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Horticulture in Any Language

March 31, 2016
Longwood Gardens is known not only for its leadership in horticulture, but also for its excellence in education—both at home and abroad. Among its many outstanding programs is Longwood’s International Training Program, which was founded in 1956 with Aage Anderson of Denmark as its first participant. This year there are international trainees and interns from Poland, Spain, South Korea and the UK. The program allows each individual to focus on key areas of interest and to broaden their learning experience by rotating through different areas of the Gardens, including outdoor display, indoor display, natural lands, production, education, marketing, plant records, and research. Participants live with American interns, Professional Gardener (PG) students, and Great Gardens of the World TRIAD fellows on Red Lion Row, which is just a short walk from the Gardens. “The Row” was originally built by Longwood’s founder, Pierre S. du Pont, to house employees and their families. Nowadays 20 to 40 students live on “The Row” at one time, which leads to a unique and highly sociable international community, sometimes known as plant camp!

On Meadowview Street: A Family Community Read

March 22, 2016
What if you visited Longwood Gardens and it didn’t have any gardens? What if you moved to Meadowview Street and it didn’t have any meadows? That very question got author/illustrator Henry Cole thinking. And so he created the story of a young girl named Caroline, who grows her own meadow in our 2016 Family Community Read selection, On Meadowview Street. “Isn’t it ironic to see street signs everywhere with names like ‘Cardinal Way’ or ‘Fern Street’—and there are no cardinals or ferns anywhere near!” says Cole in a recent email interview with Longwood. “Places are called things to make them sound inviting and beautiful but it is seldom that communities are planned (and planted) with the environment first and foremost.”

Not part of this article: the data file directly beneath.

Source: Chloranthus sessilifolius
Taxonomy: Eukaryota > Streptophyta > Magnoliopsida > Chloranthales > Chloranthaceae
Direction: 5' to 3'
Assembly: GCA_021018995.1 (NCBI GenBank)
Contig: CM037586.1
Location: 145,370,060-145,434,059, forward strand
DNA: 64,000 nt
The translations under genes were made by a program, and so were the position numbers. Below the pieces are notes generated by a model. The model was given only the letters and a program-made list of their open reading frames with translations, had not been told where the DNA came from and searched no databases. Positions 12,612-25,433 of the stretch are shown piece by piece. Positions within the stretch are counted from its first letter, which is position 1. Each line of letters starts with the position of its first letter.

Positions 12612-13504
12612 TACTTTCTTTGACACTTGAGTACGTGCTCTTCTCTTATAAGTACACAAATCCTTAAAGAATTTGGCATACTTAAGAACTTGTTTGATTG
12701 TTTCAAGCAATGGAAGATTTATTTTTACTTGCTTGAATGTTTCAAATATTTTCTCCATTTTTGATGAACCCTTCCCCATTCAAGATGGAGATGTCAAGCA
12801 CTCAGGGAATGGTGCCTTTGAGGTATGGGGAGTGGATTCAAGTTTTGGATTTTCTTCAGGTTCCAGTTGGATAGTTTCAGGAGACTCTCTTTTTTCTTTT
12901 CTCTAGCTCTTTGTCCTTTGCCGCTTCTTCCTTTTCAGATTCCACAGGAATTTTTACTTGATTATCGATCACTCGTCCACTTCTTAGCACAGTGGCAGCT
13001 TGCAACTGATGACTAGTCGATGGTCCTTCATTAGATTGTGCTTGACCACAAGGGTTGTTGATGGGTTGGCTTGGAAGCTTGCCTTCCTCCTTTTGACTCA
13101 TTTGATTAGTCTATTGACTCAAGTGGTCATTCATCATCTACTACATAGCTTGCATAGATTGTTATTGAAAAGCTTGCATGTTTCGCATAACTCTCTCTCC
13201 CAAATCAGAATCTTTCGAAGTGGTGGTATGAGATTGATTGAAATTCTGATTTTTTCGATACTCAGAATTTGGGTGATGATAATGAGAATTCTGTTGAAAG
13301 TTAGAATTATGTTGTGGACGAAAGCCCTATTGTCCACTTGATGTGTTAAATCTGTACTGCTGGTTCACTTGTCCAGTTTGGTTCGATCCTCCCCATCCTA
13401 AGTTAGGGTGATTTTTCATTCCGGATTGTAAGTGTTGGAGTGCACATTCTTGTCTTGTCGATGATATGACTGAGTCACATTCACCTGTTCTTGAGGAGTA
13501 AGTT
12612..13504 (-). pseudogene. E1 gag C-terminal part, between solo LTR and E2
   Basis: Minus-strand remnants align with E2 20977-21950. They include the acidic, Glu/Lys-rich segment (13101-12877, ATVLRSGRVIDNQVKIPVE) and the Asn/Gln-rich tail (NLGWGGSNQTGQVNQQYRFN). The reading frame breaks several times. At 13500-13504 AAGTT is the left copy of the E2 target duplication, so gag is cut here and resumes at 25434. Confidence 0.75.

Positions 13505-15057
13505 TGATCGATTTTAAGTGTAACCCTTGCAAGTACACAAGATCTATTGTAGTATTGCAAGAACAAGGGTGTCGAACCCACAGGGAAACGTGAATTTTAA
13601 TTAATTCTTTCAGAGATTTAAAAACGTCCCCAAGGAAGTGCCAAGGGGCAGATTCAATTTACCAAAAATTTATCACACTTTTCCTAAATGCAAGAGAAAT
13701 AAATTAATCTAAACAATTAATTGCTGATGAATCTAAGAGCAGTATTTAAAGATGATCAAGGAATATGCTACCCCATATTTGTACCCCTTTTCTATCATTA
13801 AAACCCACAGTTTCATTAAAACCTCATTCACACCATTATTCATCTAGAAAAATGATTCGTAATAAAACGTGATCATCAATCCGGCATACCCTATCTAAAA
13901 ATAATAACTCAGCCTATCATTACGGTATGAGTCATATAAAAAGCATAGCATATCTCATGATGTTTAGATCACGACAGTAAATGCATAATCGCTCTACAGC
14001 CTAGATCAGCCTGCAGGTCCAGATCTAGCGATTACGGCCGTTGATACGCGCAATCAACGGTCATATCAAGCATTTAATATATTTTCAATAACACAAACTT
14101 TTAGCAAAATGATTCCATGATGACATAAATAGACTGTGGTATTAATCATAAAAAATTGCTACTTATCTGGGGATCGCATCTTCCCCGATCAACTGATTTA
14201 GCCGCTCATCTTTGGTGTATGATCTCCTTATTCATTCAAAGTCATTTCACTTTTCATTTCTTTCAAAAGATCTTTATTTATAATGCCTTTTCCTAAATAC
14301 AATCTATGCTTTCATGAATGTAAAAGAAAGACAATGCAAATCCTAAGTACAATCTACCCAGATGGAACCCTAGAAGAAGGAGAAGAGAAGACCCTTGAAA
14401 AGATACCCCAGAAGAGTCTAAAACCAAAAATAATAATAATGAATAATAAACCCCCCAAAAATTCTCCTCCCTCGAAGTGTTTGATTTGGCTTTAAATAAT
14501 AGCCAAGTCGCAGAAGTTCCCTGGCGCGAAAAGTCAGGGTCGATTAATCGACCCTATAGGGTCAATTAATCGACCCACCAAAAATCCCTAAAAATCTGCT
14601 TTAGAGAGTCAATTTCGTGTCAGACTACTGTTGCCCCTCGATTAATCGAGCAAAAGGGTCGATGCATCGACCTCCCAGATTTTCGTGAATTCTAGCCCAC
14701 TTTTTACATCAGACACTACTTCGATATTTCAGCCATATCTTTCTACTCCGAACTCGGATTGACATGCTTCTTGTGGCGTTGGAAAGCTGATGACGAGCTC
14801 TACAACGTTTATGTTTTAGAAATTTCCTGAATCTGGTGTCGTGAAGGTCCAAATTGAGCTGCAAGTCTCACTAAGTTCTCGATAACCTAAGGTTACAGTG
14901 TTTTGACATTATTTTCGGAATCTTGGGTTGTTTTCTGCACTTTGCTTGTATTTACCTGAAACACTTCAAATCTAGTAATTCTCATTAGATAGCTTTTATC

Introducing Clivia miniata ‘Longwood Chimes’

March 11, 2016
We are pleased to announce the release of Clivia miniata ‘Longwood Chimes’. This is the fourth named clivia introduction from our breeding program, which was started by Dr. Robert Armstrong in 1976. The flowers of ‘Longwood Chimes’ are a complex blend of bronze and burnt oranges with dark red overtones and a green throat. The red flush of the flowers, framed by leaves of dark olive green, deepens to dark red as the flowers age. ‘Longwood Chimes’ catches the eye of the clivia connoisseur and the novice alike. ‘Longwood Chimes’ will be on display on the fern floor in Exhibition Hall at the North American Cliva Show at Longwood on March 12–13, 2016. Because it is a plant that is slow to multiply, a limited number exist. This year Longwood Gardens will be offering a single plant of Clivia miniata ‘Longwood Chimes’ for auction on eBay. Bids will be accepted March 11–21, 2016.

500,000 More Reasons to Love Spring

March 4, 2016
As February transitions into March, those of us in Southeastern Pennsylvania are looking everywhere for signs of spring. This year, the grounds of Longwood Gardens are providing a half million new reminders that spring is just around the corner. Last fall, our gardeners, students, and volunteers completed a massive effort to add 500,000 early spring bulbs to the landscape, and these bulbs are beginning to bloom now!